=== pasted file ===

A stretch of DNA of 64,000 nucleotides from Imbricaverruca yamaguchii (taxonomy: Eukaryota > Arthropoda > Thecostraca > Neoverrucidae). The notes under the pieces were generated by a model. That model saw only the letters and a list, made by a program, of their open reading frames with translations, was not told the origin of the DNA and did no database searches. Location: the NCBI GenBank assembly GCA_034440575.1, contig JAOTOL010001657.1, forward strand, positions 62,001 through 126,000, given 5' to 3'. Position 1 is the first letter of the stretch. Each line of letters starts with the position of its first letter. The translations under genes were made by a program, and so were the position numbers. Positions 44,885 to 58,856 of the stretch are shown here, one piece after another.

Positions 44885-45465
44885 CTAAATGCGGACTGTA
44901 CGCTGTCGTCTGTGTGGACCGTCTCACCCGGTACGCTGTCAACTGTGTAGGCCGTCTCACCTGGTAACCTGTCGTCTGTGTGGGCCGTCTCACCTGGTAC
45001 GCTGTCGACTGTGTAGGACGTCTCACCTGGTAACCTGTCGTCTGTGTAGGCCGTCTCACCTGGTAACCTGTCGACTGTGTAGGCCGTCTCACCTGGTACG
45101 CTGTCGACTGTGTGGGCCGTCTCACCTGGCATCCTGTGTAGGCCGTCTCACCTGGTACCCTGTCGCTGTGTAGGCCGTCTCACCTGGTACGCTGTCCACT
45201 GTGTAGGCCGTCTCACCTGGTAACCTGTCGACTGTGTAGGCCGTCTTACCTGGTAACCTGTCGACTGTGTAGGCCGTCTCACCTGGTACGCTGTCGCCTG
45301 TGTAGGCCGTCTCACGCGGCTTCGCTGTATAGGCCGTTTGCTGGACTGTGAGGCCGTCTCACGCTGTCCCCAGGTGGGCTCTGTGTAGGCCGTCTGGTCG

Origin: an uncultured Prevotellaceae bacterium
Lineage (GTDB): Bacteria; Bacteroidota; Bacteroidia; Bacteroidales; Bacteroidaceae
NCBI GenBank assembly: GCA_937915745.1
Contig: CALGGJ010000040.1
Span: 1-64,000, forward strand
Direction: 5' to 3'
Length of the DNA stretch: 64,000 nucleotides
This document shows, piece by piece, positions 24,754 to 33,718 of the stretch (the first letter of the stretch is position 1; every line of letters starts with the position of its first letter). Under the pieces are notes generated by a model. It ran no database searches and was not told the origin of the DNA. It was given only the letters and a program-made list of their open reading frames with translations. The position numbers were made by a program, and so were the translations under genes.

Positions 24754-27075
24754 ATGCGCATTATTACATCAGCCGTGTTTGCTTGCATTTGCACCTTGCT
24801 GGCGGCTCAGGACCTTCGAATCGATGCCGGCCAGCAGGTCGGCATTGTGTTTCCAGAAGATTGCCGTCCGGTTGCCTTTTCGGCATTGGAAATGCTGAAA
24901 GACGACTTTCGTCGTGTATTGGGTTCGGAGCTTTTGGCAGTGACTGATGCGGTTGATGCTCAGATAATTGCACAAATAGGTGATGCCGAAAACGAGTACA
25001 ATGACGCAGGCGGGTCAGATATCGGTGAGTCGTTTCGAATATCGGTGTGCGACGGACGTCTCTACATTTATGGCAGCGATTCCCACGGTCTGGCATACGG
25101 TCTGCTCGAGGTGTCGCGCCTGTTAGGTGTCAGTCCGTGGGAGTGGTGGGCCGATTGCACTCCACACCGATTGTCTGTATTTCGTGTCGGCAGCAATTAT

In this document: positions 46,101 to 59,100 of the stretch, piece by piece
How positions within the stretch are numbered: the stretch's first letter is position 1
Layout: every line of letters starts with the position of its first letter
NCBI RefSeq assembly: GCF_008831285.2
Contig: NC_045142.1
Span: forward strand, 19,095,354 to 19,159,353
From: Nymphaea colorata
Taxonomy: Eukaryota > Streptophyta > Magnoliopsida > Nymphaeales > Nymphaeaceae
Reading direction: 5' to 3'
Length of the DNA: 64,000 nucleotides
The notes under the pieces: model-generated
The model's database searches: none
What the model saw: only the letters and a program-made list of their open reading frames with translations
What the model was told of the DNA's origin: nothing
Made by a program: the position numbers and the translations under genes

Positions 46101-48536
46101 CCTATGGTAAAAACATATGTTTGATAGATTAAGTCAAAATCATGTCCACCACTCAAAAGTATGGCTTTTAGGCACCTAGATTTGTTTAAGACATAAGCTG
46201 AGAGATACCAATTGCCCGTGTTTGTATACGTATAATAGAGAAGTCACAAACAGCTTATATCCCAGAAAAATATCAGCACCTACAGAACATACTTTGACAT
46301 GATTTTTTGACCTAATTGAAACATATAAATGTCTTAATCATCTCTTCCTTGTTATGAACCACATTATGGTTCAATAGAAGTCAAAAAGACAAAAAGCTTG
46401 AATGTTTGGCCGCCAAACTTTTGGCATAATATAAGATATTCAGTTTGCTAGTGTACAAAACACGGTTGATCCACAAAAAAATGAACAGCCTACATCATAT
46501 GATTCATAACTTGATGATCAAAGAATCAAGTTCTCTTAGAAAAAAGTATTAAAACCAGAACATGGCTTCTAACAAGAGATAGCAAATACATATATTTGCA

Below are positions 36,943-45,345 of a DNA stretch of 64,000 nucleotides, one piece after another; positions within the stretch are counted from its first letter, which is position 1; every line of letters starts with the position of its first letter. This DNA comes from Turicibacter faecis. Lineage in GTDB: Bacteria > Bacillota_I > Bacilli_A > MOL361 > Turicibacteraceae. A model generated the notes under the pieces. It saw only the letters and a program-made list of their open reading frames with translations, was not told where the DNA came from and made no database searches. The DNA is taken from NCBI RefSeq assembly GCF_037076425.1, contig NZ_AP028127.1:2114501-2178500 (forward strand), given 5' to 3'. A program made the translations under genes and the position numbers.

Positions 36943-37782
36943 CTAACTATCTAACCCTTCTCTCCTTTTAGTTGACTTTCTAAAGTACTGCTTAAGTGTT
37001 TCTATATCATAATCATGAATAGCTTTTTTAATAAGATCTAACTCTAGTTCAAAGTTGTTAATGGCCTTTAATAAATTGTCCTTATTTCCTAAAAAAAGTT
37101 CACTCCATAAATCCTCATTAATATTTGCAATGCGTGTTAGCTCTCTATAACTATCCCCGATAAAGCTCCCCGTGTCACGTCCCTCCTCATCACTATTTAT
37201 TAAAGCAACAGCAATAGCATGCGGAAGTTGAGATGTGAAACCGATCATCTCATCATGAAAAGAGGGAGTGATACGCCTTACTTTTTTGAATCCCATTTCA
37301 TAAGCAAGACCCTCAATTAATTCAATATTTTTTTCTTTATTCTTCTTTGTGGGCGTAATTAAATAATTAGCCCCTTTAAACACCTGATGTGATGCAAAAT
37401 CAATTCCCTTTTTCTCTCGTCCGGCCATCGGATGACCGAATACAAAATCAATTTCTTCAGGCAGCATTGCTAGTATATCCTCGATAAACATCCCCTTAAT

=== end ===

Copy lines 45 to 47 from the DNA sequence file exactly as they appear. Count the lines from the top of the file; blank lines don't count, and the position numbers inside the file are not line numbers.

Positions 36943-37782
36943 CTAACTATCTAACCCTTCTCTCCTTTTAGTTGACTTTCTAAAGTACTGCTTAAGTGTT
37001 TCTATATCATAATCATGAATAGCTTTTTTAATAAGATCTAACTCTAGTTCAAAGTTGTTAATGGCCTTTAATAAATTGTCCTTATTTCCTAAAAAAAGTT